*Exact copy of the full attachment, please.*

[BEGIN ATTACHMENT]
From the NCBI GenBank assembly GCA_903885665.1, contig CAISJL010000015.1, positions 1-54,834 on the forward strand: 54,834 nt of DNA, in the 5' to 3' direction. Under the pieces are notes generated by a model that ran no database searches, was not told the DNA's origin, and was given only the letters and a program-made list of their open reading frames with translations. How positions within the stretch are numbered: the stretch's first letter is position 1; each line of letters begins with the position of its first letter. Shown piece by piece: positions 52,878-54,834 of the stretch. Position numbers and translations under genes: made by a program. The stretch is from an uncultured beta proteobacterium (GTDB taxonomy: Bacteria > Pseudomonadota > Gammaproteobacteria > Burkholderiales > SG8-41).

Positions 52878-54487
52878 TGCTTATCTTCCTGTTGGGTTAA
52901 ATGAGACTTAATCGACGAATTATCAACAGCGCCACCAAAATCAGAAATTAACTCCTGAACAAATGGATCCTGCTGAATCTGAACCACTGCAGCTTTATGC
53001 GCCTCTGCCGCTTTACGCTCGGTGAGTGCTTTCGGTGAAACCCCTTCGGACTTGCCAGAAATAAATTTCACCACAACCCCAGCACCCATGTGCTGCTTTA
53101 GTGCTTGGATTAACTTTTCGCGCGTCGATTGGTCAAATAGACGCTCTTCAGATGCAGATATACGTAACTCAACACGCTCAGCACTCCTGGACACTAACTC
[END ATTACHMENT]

From the NCBI GenBank assembly GCA_903885665.1, contig CAISJL010000015.1, positions 1-54,834 on the forward strand: 54,834 nt of DNA, in the 5' to 3' direction. Under the pieces are notes generated by a model that ran no database searches, was not told the DNA's origin, and was given only the letters and a program-made list of their open reading frames with translations. How positions within the stretch are numbered: the stretch's first letter is position 1; each line of letters begins with the position of its first letter. Shown piece by piece: positions 52,878-54,834 of the stretch. Position numbers and translations under genes: made by a program. The stretch is from an uncultured beta proteobacterium (GTDB taxonomy: Bacteria > Pseudomonadota > Gammaproteobacteria > Burkholderiales > SG8-41).

Positions 52878-54487
52878 TGCTTATCTTCCTGTTGGGTTAA
52901 ATGAGACTTAATCGACGAATTATCAACAGCGCCACCAAAATCAGAAATTAACTCCTGAACAAATGGATCCTGCTGAATCTGAACCACTGCAGCTTTATGC
53001 GCCTCTGCCGCTTTACGCTCGGTGAGTGCTTTCGGTGAAACCCCTTCGGACTTGCCAGAAATAAATTTCACCACAACCCCAGCACCCATGTGCTGCTTTA
53101 GTGCTTGGATTAACTTTTCGCGCGTCGATTGGTCAAATAGACGCTCTTCAGATGCAGATATACGTAACTCAACACGCTCAGCACTCCTGGACACTAACTC